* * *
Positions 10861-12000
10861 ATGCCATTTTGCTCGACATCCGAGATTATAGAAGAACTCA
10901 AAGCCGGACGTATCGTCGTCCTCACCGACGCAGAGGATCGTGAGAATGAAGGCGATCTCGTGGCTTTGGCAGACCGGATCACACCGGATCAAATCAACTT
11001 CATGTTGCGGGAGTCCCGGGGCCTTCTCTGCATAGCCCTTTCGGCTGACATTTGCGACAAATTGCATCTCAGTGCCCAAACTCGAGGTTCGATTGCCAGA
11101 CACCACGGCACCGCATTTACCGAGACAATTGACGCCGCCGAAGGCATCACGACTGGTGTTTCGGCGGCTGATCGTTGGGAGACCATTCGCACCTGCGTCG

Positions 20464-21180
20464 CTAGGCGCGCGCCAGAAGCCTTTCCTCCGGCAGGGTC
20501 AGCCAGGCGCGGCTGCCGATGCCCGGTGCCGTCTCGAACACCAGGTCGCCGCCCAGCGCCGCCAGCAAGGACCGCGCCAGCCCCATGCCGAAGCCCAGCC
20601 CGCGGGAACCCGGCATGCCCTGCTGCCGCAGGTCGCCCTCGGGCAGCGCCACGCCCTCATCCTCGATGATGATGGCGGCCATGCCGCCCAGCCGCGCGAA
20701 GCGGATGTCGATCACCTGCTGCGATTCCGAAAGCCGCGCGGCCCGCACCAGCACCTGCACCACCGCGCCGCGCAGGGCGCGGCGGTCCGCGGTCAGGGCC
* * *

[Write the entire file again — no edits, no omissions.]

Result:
Positions 10861-12000
10861 ATGCCATTTTGCTCGACATCCGAGATTATAGAAGAACTCA
10901 AAGCCGGACGTATCGTCGTCCTCACCGACGCAGAGGATCGTGAGAATGAAGGCGATCTCGTGGCTTTGGCAGACCGGATCACACCGGATCAAATCAACTT
11001 CATGTTGCGGGAGTCCCGGGGCCTTCTCTGCATAGCCCTTTCGGCTGACATTTGCGACAAATTGCATCTCAGTGCCCAAACTCGAGGTTCGATTGCCAGA
11101 CACCACGGCACCGCATTTACCGAGACAATTGACGCCGCCGAAGGCATCACGACTGGTGTTTCGGCGGCTGATCGTTGGGAGACCATTCGCACCTGCGTCG

Positions 20464-21180
20464 CTAGGCGCGCGCCAGAAGCCTTTCCTCCGGCAGGGTC
20501 AGCCAGGCGCGGCTGCCGATGCCCGGTGCCGTCTCGAACACCAGGTCGCCGCCCAGCGCCGCCAGCAAGGACCGCGCCAGCCCCATGCCGAAGCCCAGCC
20601 CGCGGGAACCCGGCATGCCCTGCTGCCGCAGGTCGCCCTCGGGCAGCGCCACGCCCTCATCCTCGATGATGATGGCGGCCATGCCGCCCAGCCGCGCGAA
20701 GCGGATGTCGATCACCTGCTGCGATTCCGAAAGCCGCGCGGCCCGCACCAGCACCTGCACCACCGCGCCGCGCAGGGCGCGGCGGTCCGCGGTCAGGGCC